Collections › MESDA Collection › Armchair

Armchair

Place Made:
Charleston South Carolina United States of America
Date Made:
1800-1810
Medium:
mahogany –ash –yellow pine
Dimensions:
HOA 36 1/4; WOA 23 1/2; DOA 17 13/16
Accession Number:
4200
Description:
DESCRIPTION: Square back armchair: Has draped pierced urn splat topped with Prince of Wales feathers which extend into crest rail; fanned feathers in corner of crest rail; beading outlines the arm supports, arms, stiles, and rails; shallowly carved leaves on arms where arms meet back stiles; tapered spade feet (front); slightly splayed back feet; seat rails are ash; diagonal front corner braces of yellow pine.

UPHOLSTERY: The chair was re-upholstered in 1994 using reproduction horsehair fabric and brass tacks. The reproduction fabric was obtained from John Boyd Textiles, Ltd., a company in Castle Cary, Somerset, England, that has been producing horsehair fabrics since 1837.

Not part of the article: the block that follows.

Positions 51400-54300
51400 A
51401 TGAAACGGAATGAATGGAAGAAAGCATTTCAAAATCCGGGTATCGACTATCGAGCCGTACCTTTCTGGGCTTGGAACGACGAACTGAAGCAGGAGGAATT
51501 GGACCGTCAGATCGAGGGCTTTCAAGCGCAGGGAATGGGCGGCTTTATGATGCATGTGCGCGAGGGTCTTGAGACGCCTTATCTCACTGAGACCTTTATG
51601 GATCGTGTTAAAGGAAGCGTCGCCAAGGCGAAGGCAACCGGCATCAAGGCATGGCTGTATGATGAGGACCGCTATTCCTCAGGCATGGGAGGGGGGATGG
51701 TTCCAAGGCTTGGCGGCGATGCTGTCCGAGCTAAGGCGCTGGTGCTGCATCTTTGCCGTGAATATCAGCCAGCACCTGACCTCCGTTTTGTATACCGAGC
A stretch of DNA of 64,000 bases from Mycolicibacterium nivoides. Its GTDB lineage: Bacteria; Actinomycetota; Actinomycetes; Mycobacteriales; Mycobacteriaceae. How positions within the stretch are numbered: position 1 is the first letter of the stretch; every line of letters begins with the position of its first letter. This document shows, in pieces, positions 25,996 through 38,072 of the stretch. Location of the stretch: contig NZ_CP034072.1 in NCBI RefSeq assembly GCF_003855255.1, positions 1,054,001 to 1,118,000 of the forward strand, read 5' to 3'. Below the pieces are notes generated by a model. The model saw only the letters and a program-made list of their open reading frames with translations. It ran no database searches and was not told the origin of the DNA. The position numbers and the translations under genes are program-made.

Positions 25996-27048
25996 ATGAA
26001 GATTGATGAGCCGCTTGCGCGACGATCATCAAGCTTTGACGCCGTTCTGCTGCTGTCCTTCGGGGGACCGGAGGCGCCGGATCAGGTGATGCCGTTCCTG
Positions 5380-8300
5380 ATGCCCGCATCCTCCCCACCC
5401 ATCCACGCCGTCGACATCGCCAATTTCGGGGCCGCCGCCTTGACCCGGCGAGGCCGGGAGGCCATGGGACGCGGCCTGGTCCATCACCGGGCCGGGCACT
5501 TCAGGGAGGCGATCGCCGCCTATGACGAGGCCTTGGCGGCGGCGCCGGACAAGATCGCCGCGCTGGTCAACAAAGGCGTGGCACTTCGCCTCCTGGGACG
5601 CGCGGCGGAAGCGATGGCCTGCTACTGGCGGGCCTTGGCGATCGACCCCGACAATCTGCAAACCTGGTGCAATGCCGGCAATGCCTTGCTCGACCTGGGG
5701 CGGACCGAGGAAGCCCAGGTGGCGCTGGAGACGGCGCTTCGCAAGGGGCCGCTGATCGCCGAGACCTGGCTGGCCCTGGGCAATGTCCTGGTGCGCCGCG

STYLE: Design for back splat taken from plate XXXVI (No. 1) in Thomas Sheraton’s THE CABINETMAKER AND UPHOLSTERER’S DRAWING BOOK (London, 1793). Sheraton refers to the chairs in this plate as “parlour chairs.”

History:
The chair originally belonged to Daniel Elliott Huger (1779-1854) and his wife Isabella Johannes Middleton (1780-1865), who were married on November 26, 1800 and lived in the Daniel Elliott Huger House at 34 Meeting Street in Charleston. It descended from their daughter Sabina Elliott (Huger) Lowndes (1811-1874) to her granddaughter Caroline Hampton (Lowndes) Mullally (1871-1963). An identical armchair with Huger family provenance is in the collection of the Georgia Museum of Art. A chair from this set is also illustrated in a photograph of the second-floor drawing room of 34 Meeting Street published in Alice Ravenel Huger Smith’s book, EARLY DWELLING HOUSES OF CHARLESTON (1917).

Credit Line:
MESDA Purchase Fund